Tuesday, May 17, 2011

The Liberty Bell by E. S. Brooks, in St. Nicholas

(In Philadelphia, 1776)

Squarely prim and stoutly built,
Free from glitter and from guilt,
Plain--from lintel up to roof-tree and to belfry bare
and brown--

Stands the hall that not July--
While the folk throng anxious by--
Where the Continental Congress meets within the
Quaker town.

Hark! a stir, a sudden shout,
And a boy comes rushing out,
Signaling to, where his grandsire in the belfry,
waiting, stands;

"Ring!" he cries; "the deed is done!
Ring! they've signed, and freedom's won!"
And the ringer grasps the bell-rope with his strong
and sturdy hands;

While the bell with joyous note
Clanging from the brazen throat,
Rings the tidings, all-exultant--peals the news to
shore to sea;

"Man is man--a slave no longer;
Truth and right than might are stronger,
Praise to God! We're free; we're free!"

II New Orleans, 1885

Triumph of the builder's art,
Tower and turret spring and start--
As if reared by mighty genii for some prince of
eastern land.

Where the southern river flows,
And eternal summer glows--
Dedicate to labor's grandeur, fair and vast the
arches stand.

And, enshrined in royal guise,
Flower-bedecked 'neath sunny skies;
Old and time-stained, cracked and voiceless, but
where all may see it well;

Circled by the wealth and power
Of the great world's triumph-hour--
Sacred to the cause of freedom, on its dais rests
the bell,

And the children thronging near,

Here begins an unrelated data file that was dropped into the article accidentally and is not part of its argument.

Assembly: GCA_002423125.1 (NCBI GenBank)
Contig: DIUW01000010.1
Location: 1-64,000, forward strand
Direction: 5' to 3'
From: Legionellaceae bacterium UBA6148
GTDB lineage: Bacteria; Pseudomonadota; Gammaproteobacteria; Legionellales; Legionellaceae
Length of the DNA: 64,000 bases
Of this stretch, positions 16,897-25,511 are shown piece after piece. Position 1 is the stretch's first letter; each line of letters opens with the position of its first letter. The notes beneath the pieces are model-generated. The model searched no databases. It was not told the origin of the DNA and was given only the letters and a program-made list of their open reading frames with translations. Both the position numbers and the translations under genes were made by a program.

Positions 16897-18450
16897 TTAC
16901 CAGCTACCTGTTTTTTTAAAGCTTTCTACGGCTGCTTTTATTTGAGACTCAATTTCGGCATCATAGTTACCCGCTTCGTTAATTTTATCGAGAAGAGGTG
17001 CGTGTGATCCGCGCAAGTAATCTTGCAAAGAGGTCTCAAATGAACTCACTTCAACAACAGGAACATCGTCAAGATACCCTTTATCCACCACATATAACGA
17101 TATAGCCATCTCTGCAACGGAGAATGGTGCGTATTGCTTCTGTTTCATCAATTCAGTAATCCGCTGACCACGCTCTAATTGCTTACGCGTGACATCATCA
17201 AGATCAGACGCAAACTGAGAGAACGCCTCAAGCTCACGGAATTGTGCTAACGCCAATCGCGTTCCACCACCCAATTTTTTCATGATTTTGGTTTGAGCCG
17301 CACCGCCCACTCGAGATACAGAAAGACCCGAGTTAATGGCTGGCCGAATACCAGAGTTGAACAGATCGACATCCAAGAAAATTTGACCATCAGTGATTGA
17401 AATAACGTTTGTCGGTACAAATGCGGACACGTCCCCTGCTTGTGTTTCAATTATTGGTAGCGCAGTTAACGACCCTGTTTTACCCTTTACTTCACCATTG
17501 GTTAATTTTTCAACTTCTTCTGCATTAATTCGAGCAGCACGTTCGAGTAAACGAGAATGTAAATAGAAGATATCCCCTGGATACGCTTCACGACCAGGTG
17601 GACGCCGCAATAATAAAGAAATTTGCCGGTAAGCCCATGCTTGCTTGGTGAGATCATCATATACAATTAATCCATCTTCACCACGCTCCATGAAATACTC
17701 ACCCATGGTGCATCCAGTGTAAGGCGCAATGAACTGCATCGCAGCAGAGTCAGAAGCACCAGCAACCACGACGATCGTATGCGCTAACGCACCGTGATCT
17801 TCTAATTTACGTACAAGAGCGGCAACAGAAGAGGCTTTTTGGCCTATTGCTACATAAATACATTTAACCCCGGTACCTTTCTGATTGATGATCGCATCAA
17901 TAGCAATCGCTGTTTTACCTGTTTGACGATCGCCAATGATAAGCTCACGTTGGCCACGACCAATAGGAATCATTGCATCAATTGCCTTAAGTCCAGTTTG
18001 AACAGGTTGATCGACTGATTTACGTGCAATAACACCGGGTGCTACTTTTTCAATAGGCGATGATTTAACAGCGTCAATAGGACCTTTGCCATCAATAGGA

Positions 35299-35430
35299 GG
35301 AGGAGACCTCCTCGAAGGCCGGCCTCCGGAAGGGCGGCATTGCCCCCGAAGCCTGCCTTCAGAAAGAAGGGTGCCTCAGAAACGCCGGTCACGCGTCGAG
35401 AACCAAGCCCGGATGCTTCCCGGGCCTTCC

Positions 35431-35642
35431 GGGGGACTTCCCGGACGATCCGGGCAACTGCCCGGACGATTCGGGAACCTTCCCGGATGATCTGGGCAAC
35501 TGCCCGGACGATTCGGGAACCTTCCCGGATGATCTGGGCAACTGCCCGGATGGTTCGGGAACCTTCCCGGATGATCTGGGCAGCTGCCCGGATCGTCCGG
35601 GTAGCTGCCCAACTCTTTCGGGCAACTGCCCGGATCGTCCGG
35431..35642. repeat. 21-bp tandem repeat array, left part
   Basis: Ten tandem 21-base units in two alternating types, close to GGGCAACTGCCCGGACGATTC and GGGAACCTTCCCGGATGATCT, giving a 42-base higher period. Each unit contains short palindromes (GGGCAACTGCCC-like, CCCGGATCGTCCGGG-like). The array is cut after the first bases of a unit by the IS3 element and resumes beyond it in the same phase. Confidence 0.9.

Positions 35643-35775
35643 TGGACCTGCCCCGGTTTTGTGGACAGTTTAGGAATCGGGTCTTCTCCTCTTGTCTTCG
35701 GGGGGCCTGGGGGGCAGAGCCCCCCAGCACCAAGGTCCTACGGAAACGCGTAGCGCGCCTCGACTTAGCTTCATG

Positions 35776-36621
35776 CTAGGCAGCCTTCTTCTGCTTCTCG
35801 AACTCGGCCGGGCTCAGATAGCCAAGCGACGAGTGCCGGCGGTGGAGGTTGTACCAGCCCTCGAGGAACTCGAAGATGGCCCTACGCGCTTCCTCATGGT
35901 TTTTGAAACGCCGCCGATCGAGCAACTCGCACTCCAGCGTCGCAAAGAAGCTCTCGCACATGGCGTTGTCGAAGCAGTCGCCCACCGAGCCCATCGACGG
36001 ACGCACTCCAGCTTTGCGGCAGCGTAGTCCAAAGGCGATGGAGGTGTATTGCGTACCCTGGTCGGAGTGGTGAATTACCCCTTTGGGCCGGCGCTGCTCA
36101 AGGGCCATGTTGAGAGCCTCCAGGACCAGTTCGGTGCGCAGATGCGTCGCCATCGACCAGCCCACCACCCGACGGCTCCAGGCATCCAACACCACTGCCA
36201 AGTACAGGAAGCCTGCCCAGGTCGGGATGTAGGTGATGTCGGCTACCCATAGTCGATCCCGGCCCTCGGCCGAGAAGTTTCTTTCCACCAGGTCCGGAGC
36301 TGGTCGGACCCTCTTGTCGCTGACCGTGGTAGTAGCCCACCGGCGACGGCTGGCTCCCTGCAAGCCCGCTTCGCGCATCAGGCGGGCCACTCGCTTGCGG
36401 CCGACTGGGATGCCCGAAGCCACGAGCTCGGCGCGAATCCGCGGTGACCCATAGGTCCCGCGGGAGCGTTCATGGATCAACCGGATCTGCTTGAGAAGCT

Yet again the story hear
Of the bell that rang the message, pealing out to
land and sea.

"Man is man--a slave no longer;
Truth and right than might are stronger,
Praise to God! We're free; we're free!"

III

Prize the glorious relic then,
With its hundred years and ten,
By the past a priceless heirloom to the future
handed down.

Still its stirring story tell,
Till the children know it well--
From the joyous Southern city to the Northern
Quaker town.

Time that heals all wounds and scars,
Time that ends all strifes and wars,
Time that turns all pains to pleasures, and can make
the cannon dumb,

Still shall join in firmer grasp,
Still shall knit in friendlier clasp,
North and South land in the glory of the ages yet
to come.

And, though voiceless, still the bell
Shall its glorious message tell,
Pealing loud o'er all the nation, lake to gulf, and
sea to sea:

"Man is man--a slave no longer;
Truth and right than might are stronger.
Praise to God! We'er free; we'er free!"